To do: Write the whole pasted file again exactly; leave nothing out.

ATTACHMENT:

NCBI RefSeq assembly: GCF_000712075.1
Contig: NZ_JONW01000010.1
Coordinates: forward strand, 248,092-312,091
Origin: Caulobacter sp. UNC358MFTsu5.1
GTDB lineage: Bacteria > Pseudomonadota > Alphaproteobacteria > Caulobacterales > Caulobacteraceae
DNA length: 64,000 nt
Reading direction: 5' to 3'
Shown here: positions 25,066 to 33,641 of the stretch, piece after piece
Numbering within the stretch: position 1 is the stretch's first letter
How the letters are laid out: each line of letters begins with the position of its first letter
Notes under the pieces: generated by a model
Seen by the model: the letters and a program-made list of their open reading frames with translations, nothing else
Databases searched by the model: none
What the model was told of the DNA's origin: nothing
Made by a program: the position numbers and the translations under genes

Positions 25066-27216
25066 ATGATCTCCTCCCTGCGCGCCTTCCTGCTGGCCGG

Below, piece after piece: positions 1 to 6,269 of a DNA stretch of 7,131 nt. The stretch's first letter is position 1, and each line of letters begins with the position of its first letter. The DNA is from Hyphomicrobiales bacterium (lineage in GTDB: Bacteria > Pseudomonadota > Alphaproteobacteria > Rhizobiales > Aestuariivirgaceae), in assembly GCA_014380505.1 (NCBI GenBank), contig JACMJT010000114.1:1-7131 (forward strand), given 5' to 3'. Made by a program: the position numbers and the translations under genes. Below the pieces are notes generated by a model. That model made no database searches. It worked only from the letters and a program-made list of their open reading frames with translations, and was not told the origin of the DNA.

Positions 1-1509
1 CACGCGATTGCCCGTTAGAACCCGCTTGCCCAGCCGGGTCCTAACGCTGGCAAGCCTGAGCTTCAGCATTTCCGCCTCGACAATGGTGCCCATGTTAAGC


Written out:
NCBI RefSeq assembly: GCF_000712075.1
Contig: NZ_JONW01000010.1
Coordinates: forward strand, 248,092-312,091
Origin: Caulobacter sp. UNC358MFTsu5.1
GTDB lineage: Bacteria > Pseudomonadota > Alphaproteobacteria > Caulobacterales > Caulobacteraceae
DNA length: 64,000 nt
Reading direction: 5' to 3'
Shown here: positions 25,066 to 33,641 of the stretch, piece after piece
Numbering within the stretch: position 1 is the stretch's first letter
How the letters are laid out: each line of letters begins with the position of its first letter
Notes under the pieces: generated by a model
Seen by the model: the letters and a program-made list of their open reading frames with translations, nothing else
Databases searched by the model: none
What the model was told of the DNA's origin: nothing
Made by a program: the position numbers and the translations under genes

Positions 25066-27216
25066 ATGATCTCCTCCCTGCGCGCCTTCCTGCTGGCCGG

Below, piece after piece: positions 1 to 6,269 of a DNA stretch of 7,131 nt. The stretch's first letter is position 1, and each line of letters begins with the position of its first letter. The DNA is from Hyphomicrobiales bacterium (lineage in GTDB: Bacteria > Pseudomonadota > Alphaproteobacteria > Rhizobiales > Aestuariivirgaceae), in assembly GCA_014380505.1 (NCBI GenBank), contig JACMJT010000114.1:1-7131 (forward strand), given 5' to 3'. Made by a program: the position numbers and the translations under genes. Below the pieces are notes generated by a model. That model made no database searches. It worked only from the letters and a program-made list of their open reading frames with translations, and was not told the origin of the DNA.

Positions 1-1509
1 CACGCGATTGCCCGTTAGAACCCGCTTGCCCAGCCGGGTCCTAACGCTGGCAAGCCTGAGCTTCAGCATTTCCGCCTCGACAATGGTGCCCATGTTAAGC